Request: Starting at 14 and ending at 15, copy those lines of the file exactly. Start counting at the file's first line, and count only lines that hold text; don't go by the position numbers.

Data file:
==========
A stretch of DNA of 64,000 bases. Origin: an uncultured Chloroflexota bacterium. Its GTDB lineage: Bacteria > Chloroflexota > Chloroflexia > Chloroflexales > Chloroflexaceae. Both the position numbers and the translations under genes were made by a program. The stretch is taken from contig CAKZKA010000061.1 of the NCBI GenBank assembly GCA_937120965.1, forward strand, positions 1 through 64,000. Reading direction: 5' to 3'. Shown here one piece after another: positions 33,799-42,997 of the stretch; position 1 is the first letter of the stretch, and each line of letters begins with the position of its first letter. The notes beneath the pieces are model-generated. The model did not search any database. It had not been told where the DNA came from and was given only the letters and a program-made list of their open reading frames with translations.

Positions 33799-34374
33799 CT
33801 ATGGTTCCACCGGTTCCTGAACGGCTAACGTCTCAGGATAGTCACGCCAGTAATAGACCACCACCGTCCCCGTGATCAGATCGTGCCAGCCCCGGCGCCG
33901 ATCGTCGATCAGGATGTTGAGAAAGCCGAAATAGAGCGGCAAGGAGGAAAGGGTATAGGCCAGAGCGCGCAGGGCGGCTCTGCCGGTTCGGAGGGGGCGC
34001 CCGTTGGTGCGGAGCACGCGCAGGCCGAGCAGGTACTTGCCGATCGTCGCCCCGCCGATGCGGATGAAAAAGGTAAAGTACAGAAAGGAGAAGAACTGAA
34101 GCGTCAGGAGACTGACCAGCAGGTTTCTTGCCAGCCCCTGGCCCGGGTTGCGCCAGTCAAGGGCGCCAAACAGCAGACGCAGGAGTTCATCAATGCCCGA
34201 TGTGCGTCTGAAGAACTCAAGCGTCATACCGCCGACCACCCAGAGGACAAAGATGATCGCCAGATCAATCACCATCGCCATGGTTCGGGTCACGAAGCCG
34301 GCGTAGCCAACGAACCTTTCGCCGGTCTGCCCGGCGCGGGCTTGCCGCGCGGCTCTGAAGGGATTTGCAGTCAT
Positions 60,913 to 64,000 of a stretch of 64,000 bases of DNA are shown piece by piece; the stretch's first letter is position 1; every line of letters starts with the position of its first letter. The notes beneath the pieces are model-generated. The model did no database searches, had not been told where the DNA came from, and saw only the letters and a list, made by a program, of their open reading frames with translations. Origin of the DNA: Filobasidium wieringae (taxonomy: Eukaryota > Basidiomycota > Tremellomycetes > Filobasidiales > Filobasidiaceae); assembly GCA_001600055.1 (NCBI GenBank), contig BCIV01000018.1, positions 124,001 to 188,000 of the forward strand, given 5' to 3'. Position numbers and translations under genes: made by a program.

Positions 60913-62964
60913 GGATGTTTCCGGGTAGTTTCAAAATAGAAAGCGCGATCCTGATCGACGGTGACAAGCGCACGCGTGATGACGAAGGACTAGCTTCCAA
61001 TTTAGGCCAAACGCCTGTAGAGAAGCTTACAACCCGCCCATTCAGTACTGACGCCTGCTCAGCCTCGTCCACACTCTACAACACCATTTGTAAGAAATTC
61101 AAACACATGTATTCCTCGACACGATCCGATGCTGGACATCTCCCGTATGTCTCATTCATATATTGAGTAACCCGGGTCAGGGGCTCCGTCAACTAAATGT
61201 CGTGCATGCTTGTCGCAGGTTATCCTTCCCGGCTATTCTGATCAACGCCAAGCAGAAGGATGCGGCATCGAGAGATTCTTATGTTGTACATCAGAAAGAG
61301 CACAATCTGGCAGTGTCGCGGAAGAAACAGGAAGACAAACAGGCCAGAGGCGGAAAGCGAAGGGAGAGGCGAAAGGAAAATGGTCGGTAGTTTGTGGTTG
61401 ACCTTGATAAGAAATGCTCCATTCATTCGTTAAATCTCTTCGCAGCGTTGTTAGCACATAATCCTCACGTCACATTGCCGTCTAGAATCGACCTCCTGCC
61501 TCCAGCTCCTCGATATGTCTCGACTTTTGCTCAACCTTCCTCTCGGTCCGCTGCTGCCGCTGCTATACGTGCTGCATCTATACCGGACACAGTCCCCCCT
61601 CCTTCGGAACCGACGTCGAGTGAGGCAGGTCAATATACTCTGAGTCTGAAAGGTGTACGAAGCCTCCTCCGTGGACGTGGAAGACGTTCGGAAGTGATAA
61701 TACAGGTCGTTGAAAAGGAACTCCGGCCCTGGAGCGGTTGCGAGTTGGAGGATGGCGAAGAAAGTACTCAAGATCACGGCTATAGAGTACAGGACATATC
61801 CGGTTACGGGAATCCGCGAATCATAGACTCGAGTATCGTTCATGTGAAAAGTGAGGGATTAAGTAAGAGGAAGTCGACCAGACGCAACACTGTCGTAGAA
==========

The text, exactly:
61101 AAACACATGTATTCCTCGACACGATCCGATGCTGGACATCTCCCGTATGTCTCATTCATATATTGAGTAACCCGGGTCAGGGGCTCCGTCAACTAAATGT
61201 CGTGCATGCTTGTCGCAGGTTATCCTTCCCGGCTATTCTGATCAACGCCAAGCAGAAGGATGCGGCATCGAGAGATTCTTATGTTGTACATCAGAAAGAG